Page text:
World's most expansive peatlands found in Congolese swamps

"If the Congo Basin peatland complex was to be destroyed, this would release billions of tons of carbon dioxide into our atmosphere," warned researcher Simon Lewis.
By Brooks Hays   |   Jan. 11, 2017 at 3:38 PM

BRAZZAVILLE, Republic of Congo, Jan. 11 (UPI) -- The world's largest expanse of peatlands, the Cuvette Centrale peatlands, lies in the central Congo Basin. According to new research, the peatlands are much larger than originally estimated.

The record peatlands comprise 56,000 square miles, larger than the state of New York.

"Our research shows that the peat in the central Congo Basin covers a colossal amount of land," Simon Lewis, a professor at the University of Leeds, said in a news release. "It is 16 times larger than the previous estimate and is the single largest peatland complex found anywhere in the tropics."

Beneath the surface, the peatlands are hiding 30 billion tons of carbon.

"These peatlands hold nearly 30 percent of the world's tropical peatland carbon, that's about 20 years of the fossil fuel emissions of the United States of America," Lewis added.

Peat is the type of soil commonly found in wetlands. It's typically found in cool environs and among dense forest, where decaying plant matter is plentiful. Because peat remains waterlogged, carbon released from decomposing organic matter remains trapped and stored beneath the surface.

Carbon reserves within the Congo Basin have been accumulating for at least 11,000 years.

"Peatlands are only a resource in the fight against climate change when left intact, and so maintaining large stores of carbon in undisturbed peatlands should be a priority," Lewis explained. "If the Congo Basin peatland complex was to be destroyed, this would release billions of tons of carbon dioxide into our atmosphere."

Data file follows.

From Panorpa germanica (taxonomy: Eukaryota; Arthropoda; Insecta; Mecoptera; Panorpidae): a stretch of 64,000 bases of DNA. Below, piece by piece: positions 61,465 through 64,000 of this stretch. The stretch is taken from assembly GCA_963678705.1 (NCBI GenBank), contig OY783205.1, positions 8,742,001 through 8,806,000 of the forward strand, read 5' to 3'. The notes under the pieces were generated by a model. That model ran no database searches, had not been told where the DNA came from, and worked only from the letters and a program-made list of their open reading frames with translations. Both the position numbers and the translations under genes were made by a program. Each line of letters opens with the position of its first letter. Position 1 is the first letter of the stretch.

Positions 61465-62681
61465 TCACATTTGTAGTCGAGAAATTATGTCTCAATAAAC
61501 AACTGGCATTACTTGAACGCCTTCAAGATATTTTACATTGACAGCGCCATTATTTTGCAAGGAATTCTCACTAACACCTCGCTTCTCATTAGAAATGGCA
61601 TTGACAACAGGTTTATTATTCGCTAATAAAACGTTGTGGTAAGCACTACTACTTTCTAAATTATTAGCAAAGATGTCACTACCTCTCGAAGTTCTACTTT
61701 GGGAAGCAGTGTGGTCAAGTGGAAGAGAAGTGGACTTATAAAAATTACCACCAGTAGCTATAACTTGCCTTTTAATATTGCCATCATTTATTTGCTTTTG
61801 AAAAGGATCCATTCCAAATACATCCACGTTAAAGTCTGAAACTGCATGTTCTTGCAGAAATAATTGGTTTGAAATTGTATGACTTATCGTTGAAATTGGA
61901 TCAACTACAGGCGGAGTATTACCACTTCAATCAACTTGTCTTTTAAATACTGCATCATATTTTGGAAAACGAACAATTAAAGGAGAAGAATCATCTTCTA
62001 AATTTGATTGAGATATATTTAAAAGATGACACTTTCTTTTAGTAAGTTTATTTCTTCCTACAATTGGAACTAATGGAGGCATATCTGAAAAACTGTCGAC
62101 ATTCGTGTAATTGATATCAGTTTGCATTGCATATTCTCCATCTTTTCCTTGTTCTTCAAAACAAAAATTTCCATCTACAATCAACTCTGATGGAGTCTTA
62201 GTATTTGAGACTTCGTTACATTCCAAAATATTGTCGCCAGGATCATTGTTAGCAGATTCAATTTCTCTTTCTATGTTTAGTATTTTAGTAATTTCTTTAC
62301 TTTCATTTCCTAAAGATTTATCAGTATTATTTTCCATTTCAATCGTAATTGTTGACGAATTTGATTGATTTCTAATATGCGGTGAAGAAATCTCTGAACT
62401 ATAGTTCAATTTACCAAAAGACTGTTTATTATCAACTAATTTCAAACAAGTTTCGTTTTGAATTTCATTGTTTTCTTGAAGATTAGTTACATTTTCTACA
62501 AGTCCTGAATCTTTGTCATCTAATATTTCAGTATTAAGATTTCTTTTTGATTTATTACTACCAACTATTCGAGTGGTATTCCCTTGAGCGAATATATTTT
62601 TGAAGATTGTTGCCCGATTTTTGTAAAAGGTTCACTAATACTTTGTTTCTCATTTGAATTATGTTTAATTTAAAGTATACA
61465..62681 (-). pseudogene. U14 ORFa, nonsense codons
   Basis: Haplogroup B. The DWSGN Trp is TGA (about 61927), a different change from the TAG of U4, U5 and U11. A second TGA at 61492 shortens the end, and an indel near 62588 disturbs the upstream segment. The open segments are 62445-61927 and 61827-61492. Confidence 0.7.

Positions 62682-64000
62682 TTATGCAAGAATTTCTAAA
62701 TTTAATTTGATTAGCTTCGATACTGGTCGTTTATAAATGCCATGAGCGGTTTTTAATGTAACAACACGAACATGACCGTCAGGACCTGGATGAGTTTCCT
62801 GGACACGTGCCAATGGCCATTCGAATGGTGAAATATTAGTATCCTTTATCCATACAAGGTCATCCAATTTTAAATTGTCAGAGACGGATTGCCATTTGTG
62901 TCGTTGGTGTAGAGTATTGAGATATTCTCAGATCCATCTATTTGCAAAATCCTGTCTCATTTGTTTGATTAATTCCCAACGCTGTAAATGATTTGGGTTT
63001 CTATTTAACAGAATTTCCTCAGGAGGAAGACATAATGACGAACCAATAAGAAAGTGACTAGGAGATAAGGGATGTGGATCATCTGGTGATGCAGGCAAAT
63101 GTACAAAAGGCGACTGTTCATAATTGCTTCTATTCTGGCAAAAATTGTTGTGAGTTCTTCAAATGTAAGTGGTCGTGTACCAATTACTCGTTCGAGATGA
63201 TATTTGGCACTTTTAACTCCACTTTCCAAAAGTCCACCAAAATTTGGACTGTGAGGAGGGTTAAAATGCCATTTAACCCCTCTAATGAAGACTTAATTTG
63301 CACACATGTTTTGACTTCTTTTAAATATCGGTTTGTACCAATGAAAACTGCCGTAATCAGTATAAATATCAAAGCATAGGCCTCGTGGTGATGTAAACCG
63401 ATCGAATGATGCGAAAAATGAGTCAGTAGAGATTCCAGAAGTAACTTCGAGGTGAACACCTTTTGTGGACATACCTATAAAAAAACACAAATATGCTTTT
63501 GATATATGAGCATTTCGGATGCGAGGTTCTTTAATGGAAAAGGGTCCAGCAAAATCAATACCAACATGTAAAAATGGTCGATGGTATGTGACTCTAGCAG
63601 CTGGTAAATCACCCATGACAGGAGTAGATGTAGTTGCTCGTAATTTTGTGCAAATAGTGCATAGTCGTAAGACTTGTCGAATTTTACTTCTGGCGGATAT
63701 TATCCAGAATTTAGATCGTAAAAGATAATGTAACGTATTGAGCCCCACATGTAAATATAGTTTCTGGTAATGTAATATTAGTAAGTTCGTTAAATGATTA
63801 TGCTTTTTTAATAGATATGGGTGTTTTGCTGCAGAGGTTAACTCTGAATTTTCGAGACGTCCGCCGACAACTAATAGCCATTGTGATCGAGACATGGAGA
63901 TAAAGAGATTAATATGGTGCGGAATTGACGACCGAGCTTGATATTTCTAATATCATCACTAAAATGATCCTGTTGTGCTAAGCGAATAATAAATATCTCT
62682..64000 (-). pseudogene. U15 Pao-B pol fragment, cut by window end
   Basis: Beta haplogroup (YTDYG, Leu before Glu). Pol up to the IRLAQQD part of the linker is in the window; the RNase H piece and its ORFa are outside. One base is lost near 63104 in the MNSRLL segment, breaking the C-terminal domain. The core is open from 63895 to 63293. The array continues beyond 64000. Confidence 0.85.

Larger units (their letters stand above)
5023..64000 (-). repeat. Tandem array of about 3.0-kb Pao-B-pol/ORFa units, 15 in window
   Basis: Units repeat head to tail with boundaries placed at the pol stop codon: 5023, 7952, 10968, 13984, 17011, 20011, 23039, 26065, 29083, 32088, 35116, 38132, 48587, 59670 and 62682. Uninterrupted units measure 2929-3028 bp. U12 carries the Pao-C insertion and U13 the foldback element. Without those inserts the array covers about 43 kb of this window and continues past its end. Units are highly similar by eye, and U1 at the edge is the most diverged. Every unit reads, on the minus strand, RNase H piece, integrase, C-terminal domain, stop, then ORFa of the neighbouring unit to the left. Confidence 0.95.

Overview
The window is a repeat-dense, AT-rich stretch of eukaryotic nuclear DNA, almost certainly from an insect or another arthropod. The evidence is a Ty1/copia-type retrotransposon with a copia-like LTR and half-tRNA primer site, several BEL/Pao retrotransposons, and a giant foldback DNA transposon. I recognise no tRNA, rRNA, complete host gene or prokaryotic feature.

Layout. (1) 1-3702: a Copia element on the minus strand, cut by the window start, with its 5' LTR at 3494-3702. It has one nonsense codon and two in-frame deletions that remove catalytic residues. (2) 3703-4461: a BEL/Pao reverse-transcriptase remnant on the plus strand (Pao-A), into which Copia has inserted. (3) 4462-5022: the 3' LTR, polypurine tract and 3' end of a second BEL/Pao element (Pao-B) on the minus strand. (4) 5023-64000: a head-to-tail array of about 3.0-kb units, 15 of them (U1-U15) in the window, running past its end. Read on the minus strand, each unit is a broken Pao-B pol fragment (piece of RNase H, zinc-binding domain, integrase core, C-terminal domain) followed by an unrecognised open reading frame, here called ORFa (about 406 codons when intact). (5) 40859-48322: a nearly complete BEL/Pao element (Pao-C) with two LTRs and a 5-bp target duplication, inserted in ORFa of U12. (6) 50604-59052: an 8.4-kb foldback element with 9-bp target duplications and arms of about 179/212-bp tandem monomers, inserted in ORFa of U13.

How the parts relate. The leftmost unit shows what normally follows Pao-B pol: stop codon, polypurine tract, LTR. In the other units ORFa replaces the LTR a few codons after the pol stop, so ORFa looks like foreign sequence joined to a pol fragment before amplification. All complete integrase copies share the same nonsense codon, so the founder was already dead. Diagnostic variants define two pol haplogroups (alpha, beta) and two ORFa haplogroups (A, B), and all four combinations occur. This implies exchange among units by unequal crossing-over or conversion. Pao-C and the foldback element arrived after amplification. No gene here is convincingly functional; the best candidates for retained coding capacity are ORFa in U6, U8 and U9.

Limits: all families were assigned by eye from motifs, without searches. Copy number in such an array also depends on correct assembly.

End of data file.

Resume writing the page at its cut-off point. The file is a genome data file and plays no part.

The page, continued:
Researchers from England and the Republic of Congo mapped the Cuvette Centrale peatlands using a combination of on-the-ground field surveys and satellite data. Core samples helped researchers plot peatland depths.

Researchers hope their work -- detailed in the journal Nature -- will encourage the Republic of Congo, the Democratic Republic of Congo and international conservation groups to better protect the peatlands.

"Our new peatland map is the first step in understanding this vast ecosystem," Lewis said. "These swamp forests have been wrongly classified in all previous maps. I hope our work encourages much more investment in this neglected region to better understand the role of peatlands within the global carbon cycle and the climate system."

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